GRAMMY Debates with IBM Watson

This week, I had the pleasure of sitting down with IBM Project Debater system lead Yoav Katz for an in-depth chat about how Project Debater has evolved since its debut at IBM THINK 2019 and how it’s being used for the GRAMMY Debates with Watson.

What is IBM Project Debater

For those unfamiliar, Project Debater is an IBM Research project to create a practical, conversational AI system that can hold its own in a verbal debate, academic style, with a human being. At its first major public appearance in 2019 at IBM’s THINK conference, Project Debater did indeed hold its own against a human debate champion onstage, on the topic of subsidizing kindergarten.

The core technologies used in that version of Project Debater have been extended to a new application: debate by crowd. For the GRAMMYS, IBM has opened up four debate by crowd opportunities for people to submit points of view in its GRAMMY Debates with Watson on these topics:

  • Billie Eilish is the biggest style icon in music
  • Music education should be mandatory in all K-12 schools
  • Prince is the most groundbreaking artist of all time
  • Virtual concerts are better experiences than live shows

If you’ve got a position you want to participate on, submit your arguments on the topics here; just navigate down to Try It Yourself.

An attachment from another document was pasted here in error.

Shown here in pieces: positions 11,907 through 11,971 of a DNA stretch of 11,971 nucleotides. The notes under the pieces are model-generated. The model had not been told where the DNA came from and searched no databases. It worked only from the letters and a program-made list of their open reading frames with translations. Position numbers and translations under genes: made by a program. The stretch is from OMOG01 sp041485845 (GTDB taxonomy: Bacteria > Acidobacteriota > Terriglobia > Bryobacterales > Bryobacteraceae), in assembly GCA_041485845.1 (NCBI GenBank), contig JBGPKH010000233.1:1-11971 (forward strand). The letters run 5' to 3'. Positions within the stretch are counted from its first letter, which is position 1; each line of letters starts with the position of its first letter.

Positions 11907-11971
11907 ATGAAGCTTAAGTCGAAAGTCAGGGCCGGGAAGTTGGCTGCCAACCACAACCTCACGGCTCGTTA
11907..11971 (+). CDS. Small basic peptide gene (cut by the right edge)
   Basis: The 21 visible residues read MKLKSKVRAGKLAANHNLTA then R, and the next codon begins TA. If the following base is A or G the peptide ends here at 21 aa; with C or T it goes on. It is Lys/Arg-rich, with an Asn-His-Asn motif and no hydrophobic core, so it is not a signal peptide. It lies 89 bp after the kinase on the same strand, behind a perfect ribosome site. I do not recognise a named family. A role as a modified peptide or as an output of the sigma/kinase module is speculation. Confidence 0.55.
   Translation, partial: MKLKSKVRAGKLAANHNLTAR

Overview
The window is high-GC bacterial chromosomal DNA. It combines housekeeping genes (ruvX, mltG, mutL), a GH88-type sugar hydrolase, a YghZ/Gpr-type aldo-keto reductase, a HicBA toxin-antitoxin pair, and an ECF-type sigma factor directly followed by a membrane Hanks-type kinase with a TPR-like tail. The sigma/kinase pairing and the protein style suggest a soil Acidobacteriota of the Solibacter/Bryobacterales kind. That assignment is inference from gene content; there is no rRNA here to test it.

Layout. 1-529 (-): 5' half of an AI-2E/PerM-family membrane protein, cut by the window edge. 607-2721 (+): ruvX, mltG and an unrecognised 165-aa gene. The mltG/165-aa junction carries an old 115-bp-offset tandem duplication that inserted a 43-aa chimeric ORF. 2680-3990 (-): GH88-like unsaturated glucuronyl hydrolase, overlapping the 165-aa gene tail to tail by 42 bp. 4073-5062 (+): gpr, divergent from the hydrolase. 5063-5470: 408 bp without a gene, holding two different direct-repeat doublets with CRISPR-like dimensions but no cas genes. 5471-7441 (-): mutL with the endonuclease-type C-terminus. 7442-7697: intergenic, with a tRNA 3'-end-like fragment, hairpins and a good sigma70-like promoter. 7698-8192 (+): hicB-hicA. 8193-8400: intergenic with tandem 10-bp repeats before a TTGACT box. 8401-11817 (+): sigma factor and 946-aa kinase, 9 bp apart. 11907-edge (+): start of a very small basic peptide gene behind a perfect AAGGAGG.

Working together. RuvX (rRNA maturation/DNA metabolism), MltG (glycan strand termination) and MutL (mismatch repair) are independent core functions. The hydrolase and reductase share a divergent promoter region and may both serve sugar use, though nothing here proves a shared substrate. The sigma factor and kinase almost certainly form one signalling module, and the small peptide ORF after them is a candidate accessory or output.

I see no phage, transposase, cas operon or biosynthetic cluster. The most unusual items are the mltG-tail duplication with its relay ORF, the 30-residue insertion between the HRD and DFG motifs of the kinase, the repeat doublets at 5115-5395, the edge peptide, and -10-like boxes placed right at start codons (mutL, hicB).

Why IBM Project Debater Matters

IBM’s Project Debater is the combination of four sets of technologies – speech to text translation, topic identification, argument synthesis, and text to speech production. For the GRAMMYS project, the topic identification piece is the part at work to do what’s called abstractive summarization.

Abstractive summarization is exactly what it sounds like – a summary of content that is abstract, rather than extractive. In extractive summarization, we look for the most important words and phrases and more or less copy/paste them directly. In abstractive summarization, we may write without using any of the original words and phrases from our source data.

On the GRAMMY Debates with Watson site, we humans submit our arguments, and Project Debater ingests them to synthesize an abstractive summary of them. Here, for example, are the arguments for and against music education:

Project Debater summary


Greetings all. The following analysis is based on 329 arguments, contributed by people around the globe, identified as high-quality arguments supporting the notion that music education should be mandatory in all K-12 schools.